As per the MoEFCC report published in 2015, India generates about 62 million tonnes of Municipal Solid Waste (MSW) annually; waste generation in India is increasing at a very high rate. This increase poses both a concern and an opportunity, writes Ashish Jain, Director, Indian Pollution Control Association.
Efficient management of waste is essential to save the environment and health of communities, and to build an economy around waste. Waste material as a resource for economic activities has gained relevance in recent times. The model of circular economy rests on the principle that nothing goes to waste; products should be designed in a way that after primary consumption, the residue will come back to the system to produce a different range of products.
Increasing amounts of waste means an increase in supply of waste as a resource to recycling industries. However, littering, poor collection and lack of source segregation of waste poses a concern in the concept of circular economy. As mixed and uncollected waste cannot be treated as a raw material or resource by any industry, such waste finds its way to dump yards, landfills, water bodies and open spaces. Hence, collection of segregated waste can help in avoiding this problem.
In India, on average, only 60% of waste is being collected by different agencies, out of which only 16% is recovered or treated or brought back to the circular economy. This low rate of recovery is possibly because of high contamination of waste; it is mixed with many unwanted materials like sludge, leading to a higher cost of segregation. In this way, we lose the value of waste as a resource. However, if waste generators are careful in keeping their waste separately at the source of its generation, the value of waste can be multiplied.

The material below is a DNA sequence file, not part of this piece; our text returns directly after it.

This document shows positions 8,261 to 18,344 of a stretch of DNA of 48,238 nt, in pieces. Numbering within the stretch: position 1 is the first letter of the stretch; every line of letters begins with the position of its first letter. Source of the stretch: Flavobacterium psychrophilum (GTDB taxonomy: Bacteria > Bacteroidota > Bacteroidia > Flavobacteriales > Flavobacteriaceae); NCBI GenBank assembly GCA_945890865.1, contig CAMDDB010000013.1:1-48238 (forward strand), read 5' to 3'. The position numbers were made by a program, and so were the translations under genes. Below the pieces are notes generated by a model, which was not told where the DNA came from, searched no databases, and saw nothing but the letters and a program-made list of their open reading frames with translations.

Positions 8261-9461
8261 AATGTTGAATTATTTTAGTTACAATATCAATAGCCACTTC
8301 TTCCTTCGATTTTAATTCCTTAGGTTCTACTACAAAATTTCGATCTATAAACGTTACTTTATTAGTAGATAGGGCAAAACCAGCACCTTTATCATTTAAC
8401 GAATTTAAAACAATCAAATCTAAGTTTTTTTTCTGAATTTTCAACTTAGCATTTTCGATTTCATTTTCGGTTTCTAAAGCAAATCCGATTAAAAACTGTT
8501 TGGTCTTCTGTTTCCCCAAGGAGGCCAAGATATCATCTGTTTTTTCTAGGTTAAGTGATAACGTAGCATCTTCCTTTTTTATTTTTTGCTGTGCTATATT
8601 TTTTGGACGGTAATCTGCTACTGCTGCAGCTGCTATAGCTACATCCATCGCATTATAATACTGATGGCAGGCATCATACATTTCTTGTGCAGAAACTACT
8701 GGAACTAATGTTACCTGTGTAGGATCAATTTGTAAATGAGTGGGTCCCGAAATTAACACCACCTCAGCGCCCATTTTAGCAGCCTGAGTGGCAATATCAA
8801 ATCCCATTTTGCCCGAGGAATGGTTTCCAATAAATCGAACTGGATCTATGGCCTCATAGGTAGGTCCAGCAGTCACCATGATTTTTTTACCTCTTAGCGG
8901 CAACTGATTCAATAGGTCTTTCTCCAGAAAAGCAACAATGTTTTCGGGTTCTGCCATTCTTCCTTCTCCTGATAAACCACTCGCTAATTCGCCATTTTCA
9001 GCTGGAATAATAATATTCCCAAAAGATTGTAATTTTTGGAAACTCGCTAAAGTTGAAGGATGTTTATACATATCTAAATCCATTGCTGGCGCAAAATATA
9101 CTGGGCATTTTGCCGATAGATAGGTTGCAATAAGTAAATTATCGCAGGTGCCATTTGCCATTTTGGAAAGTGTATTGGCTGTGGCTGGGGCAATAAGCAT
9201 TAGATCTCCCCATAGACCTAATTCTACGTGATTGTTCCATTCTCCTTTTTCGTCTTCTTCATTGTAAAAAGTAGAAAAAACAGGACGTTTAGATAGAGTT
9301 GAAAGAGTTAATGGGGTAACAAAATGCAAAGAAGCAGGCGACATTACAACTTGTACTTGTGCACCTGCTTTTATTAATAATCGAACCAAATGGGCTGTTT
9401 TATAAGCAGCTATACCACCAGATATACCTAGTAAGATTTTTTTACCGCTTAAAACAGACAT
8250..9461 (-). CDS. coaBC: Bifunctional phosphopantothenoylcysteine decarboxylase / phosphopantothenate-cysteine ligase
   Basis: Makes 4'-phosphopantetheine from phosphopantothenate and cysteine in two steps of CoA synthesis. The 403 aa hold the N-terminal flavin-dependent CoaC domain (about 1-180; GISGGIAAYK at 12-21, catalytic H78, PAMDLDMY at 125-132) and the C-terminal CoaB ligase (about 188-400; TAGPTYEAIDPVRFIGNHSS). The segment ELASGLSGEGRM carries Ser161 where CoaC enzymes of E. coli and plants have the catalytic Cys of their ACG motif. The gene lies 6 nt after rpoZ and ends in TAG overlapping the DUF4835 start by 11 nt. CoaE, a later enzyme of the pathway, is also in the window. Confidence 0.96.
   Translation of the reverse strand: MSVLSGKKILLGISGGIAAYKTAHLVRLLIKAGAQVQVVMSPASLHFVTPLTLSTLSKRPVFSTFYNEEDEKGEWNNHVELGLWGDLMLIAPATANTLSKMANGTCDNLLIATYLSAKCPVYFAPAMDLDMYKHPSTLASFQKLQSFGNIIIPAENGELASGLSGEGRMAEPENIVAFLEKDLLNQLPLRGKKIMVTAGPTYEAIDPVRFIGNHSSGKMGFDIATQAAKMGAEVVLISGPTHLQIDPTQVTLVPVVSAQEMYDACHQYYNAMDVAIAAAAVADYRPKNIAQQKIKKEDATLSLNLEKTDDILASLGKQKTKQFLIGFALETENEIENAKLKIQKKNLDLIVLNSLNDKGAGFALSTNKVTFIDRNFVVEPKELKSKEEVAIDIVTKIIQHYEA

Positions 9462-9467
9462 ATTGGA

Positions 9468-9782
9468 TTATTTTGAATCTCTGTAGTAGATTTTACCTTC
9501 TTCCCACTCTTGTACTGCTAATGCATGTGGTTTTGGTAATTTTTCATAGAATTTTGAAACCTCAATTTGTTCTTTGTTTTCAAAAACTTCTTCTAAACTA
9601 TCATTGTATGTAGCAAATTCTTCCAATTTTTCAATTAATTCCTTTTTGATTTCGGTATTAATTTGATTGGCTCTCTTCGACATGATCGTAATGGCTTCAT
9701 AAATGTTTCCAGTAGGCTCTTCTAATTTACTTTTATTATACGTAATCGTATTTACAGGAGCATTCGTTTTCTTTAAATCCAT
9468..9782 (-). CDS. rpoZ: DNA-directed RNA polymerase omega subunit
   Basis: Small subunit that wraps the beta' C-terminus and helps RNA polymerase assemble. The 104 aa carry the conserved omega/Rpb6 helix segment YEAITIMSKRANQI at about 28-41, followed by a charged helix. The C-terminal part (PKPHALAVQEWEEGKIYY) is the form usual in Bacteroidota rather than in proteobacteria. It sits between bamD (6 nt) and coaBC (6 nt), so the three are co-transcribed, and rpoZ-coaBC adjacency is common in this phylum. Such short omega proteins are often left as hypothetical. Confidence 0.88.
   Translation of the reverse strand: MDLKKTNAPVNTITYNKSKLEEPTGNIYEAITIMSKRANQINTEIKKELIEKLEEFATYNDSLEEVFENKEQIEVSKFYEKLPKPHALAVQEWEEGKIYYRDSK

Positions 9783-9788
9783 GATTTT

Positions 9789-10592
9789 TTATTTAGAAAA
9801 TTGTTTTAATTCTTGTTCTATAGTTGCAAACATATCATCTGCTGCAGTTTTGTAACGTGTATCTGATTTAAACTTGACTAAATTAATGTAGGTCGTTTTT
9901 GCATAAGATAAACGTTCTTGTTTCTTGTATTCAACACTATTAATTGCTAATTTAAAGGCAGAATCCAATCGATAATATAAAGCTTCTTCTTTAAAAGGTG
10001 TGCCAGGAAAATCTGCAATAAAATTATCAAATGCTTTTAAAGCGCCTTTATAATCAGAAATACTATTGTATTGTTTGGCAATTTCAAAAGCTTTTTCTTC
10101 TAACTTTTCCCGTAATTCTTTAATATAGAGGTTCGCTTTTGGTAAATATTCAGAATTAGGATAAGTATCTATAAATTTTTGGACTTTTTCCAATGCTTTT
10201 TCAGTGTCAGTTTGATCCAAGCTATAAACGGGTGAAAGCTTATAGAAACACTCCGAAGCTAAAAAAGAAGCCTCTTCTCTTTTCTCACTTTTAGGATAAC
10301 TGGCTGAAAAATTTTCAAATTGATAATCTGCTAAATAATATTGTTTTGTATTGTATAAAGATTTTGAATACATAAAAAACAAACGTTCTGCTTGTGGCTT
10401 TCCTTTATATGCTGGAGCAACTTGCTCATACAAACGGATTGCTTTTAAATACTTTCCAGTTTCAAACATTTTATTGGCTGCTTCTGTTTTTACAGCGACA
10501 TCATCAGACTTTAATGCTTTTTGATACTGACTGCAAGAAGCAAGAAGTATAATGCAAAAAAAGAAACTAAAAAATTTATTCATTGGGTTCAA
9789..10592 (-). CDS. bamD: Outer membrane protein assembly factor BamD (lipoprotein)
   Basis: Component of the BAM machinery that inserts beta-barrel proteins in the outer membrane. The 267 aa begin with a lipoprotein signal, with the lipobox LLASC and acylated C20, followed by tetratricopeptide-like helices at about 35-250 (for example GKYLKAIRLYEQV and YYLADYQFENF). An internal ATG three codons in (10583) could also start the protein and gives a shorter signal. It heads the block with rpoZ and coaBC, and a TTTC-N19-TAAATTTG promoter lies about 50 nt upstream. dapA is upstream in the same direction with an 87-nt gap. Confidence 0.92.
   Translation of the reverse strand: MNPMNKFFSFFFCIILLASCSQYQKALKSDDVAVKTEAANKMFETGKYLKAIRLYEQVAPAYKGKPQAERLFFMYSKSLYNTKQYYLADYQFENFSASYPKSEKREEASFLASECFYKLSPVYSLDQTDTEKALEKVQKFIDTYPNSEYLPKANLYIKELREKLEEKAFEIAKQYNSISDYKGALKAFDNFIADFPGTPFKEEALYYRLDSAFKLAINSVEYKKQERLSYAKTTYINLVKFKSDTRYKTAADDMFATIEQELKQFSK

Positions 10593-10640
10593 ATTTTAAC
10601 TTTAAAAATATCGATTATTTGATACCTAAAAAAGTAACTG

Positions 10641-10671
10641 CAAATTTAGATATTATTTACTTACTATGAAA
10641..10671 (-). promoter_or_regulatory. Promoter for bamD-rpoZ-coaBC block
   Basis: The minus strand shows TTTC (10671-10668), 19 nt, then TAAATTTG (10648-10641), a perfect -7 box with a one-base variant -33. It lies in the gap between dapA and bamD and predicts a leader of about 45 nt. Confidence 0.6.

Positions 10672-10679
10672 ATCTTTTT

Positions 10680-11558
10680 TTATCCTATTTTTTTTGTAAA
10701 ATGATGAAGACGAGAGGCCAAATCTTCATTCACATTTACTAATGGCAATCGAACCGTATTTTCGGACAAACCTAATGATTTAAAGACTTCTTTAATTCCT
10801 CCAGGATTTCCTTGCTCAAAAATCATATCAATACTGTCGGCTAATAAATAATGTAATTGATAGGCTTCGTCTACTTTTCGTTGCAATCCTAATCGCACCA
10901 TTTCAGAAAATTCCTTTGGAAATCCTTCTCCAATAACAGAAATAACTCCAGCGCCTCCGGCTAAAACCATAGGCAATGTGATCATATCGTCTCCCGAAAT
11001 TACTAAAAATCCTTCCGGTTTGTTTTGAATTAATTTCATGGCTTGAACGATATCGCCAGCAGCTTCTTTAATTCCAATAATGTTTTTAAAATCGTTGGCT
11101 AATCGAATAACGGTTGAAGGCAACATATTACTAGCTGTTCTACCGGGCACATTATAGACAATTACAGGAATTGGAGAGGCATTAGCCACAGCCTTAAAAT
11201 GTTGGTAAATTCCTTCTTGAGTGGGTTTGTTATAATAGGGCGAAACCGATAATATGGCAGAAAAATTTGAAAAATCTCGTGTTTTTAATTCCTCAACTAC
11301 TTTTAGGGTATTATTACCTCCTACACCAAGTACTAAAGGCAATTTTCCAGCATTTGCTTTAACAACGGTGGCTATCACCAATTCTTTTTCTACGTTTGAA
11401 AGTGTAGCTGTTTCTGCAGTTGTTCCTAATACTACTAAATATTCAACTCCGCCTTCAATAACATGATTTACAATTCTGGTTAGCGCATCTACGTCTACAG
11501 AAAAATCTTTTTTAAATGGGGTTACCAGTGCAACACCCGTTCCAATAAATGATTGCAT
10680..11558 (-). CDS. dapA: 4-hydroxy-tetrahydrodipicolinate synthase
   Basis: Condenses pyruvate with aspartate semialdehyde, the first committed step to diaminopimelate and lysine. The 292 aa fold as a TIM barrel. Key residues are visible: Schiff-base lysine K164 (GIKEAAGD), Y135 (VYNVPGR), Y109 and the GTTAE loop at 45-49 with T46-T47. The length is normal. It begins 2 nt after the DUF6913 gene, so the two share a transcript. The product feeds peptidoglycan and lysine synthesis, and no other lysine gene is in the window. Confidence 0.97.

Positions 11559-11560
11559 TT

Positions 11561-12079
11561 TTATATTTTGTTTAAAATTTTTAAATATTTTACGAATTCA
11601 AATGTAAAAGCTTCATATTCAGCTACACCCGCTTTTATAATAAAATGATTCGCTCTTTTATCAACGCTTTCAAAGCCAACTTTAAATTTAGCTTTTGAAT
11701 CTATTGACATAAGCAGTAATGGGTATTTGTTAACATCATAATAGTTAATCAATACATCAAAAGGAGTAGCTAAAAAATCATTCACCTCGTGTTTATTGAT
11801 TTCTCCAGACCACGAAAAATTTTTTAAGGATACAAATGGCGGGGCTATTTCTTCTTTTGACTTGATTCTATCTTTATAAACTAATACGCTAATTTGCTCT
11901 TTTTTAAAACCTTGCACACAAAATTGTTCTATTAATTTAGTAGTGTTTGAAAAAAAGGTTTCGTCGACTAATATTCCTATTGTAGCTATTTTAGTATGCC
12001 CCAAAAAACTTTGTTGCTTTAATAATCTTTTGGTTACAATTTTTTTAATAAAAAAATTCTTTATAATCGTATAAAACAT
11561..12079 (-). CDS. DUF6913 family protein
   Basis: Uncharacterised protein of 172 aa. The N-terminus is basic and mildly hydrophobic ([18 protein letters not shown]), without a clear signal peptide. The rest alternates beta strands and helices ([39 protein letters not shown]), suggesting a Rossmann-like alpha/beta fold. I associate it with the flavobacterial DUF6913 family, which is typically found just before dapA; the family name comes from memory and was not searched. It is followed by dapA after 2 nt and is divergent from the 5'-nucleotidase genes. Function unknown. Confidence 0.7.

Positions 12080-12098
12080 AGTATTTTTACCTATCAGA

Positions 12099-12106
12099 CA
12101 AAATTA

There are lots of concerns, issues and challenges related to plastic and its waste. Considering this, MoEFCC has notified Plastic Waste Management Rules in 2016, which is amended several times to effectively manage the plastic waste generated in the country.
Plastic is being consumed across multiple sectors but packaging is the largest end-use market segment, accounting for just over 40% of total plastic usage. There are estimates that around 50% of plastic is used under Single Use Plastic categories. The maximum consumption is of the plastic carry bag, of which approximately 500 billion units are used worldwide.
In August 2022, MoEFCC published a notification to ban 19 categories of Single Use Plastic items to reduce the consumption of plastic packaging and provide an opportunity for alternatives to plastic. Many such policies and guidelines have been introduced for effective and efficient waste management and transferred responsibility to multiple stakeholders, including producer, brand and importer of plastic packaging. MoEFCC has also introduced a policy to encourage circular economy through use of recycled plastic material in packaging. These all are welcome steps and need to be enforced by state authorities.